Smallholder: Callous Cold-Hearted Republican

I enjoyed being able to spend time with my kids and their playgroup this summer. My daughter’s friends and their parents are fun folks. Because the group was initially built around birth dates at the hospital, the mix of people is pretty random. We have raving moonbat liberals, squishy centrists, apolitical types, conservatives (one family named their child Reagan after the great man himself), and in Polymath, an honest to-goodness libertarian.

Politics are rarely discussed.

At one of the kidfests that took place on the farm, one of the mothers began going on about how we needed to do more for the less fortunate. I (cautiously, oh so cautiously) wondered about the efficacy of that approach. I expressed my willingness to pay taxes to help people who needed a helping hand as long as, and this is a big if, that help actually, well, helped. I also expressed concern that many of the chronically unemployed were unemployed not because of systemic oppression but because of poor personal choices and a lack of work ethic. Throwing more money at the unemployable, while not delivering a standard of living with which I’d be content, would make continued poor choices tolerable - and the poor choices would continue.

Another mom jumped in at this point and supported my contention that jobs were available for people willing to work. She and her husband own a restaurant and had been advertising for kitchen help. They were willing to train applicants, pay relatively well, and provide health benefits. They had had zero applicants after two weeks of advertising.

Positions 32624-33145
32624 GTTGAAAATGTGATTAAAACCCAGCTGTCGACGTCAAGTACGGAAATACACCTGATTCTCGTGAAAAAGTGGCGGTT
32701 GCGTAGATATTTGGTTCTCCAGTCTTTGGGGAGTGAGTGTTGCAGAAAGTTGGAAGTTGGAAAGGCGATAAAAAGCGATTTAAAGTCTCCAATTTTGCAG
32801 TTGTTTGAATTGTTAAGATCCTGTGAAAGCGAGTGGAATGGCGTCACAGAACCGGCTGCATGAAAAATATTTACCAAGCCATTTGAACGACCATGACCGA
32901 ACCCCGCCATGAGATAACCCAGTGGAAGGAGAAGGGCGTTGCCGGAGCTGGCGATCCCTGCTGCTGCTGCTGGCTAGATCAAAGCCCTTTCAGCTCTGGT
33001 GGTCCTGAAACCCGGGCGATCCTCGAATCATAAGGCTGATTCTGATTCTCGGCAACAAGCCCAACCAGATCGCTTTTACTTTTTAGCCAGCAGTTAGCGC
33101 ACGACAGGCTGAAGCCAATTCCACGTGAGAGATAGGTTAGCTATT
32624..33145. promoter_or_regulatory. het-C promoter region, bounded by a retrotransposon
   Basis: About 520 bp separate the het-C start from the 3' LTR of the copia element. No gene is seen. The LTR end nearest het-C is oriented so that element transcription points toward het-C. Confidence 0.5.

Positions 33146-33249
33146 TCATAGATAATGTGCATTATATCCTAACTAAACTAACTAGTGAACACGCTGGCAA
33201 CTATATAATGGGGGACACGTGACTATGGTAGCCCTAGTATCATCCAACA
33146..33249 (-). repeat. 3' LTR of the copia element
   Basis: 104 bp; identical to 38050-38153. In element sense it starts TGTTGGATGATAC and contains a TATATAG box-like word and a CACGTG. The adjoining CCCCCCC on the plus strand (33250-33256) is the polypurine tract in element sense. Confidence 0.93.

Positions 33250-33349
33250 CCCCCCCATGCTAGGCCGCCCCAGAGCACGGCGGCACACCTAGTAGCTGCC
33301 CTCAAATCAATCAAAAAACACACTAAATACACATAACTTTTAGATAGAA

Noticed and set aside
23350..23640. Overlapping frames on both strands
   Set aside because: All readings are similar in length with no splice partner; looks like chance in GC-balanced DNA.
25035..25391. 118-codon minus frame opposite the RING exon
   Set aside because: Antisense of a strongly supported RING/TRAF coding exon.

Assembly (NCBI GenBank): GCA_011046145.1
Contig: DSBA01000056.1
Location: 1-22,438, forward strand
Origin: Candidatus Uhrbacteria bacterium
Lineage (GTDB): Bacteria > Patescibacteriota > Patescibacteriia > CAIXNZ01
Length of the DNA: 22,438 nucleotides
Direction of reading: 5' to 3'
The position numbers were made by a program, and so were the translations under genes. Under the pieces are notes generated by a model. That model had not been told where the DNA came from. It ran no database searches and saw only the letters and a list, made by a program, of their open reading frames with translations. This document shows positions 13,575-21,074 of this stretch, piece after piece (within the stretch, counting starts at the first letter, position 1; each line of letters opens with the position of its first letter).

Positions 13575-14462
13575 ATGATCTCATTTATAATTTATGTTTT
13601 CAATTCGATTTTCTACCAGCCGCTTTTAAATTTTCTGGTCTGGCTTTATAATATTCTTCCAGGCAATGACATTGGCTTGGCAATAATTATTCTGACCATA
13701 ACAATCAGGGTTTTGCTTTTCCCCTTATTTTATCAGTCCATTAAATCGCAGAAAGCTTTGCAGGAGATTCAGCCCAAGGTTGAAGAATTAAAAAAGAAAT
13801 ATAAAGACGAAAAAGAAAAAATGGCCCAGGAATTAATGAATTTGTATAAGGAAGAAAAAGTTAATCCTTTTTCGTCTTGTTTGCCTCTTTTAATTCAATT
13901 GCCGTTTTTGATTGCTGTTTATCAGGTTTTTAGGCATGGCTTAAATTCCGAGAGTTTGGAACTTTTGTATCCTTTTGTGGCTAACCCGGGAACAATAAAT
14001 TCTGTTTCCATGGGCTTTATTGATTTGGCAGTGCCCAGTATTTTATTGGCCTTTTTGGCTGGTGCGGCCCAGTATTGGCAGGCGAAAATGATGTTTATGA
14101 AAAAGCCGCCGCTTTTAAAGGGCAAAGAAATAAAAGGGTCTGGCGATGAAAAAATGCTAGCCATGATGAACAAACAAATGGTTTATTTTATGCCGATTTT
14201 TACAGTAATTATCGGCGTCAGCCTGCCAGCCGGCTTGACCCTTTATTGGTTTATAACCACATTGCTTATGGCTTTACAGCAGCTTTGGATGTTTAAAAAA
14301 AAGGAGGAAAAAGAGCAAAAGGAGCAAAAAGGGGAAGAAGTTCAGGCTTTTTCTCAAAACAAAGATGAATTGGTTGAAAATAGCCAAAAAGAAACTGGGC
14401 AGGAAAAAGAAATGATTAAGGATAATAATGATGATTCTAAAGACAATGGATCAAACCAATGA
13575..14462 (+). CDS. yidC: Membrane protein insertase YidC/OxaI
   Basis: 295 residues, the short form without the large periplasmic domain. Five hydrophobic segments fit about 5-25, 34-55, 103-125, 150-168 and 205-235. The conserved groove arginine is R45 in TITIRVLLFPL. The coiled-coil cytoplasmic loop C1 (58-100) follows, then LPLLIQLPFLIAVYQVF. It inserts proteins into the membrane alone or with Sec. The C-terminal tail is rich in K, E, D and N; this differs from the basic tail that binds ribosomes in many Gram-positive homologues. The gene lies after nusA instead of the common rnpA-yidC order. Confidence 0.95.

According to moonbat mom, that was irrelevant. She then gave us a “good example” of who she wanted to help. Her best friend, she said, worked at Burger King because she had low self esteem (not her fault) and didn’t have the self-confidence to try to get a better job. Since providing (adequately) for her children was impossible on a Burger King salary, my interlocutor argued that we should pay a larger share of her rent and give her more direct aid.

Now, when she phrased things in this way, I should have walked away. But the Smallholder you all know and love had to say: “Well, perhaps that additional ‘help’ won’t really be helpful at all; if your friend had to face the results of living on a Burger King salary, she would be motivated to find a better job. Need would overcome low self esteem. Having attained a better job, perhaps her self esteem would be raised. Besides, the low self esteem is not a problem created by society. I don’t think you can morally ask someone to pay more in taxes to support your friend with low self esteem.”

She teared up. “What’s a few more dollars in taxes?” She demanded, “People will just blow the extra few bucks on material trinkets or happy meals!”

Now, if I was a smart man, I would have walked away. She was in full-on “defend my best friend” mode.

If I was a clever man who thought quickly on my feet, I would have pointed out that if everyone stopped buying happy meals, Burger Queen would lose her job.

But I simply replied that her friend was unlikely to do anything but buy a trinkets and happy meals herself. In the long run, denying her those things would be in her family’s best interests.

The mom, now actually crying, mustered the worse insult she could imagine:

“You’re such a callous cold-hearted Republican!”

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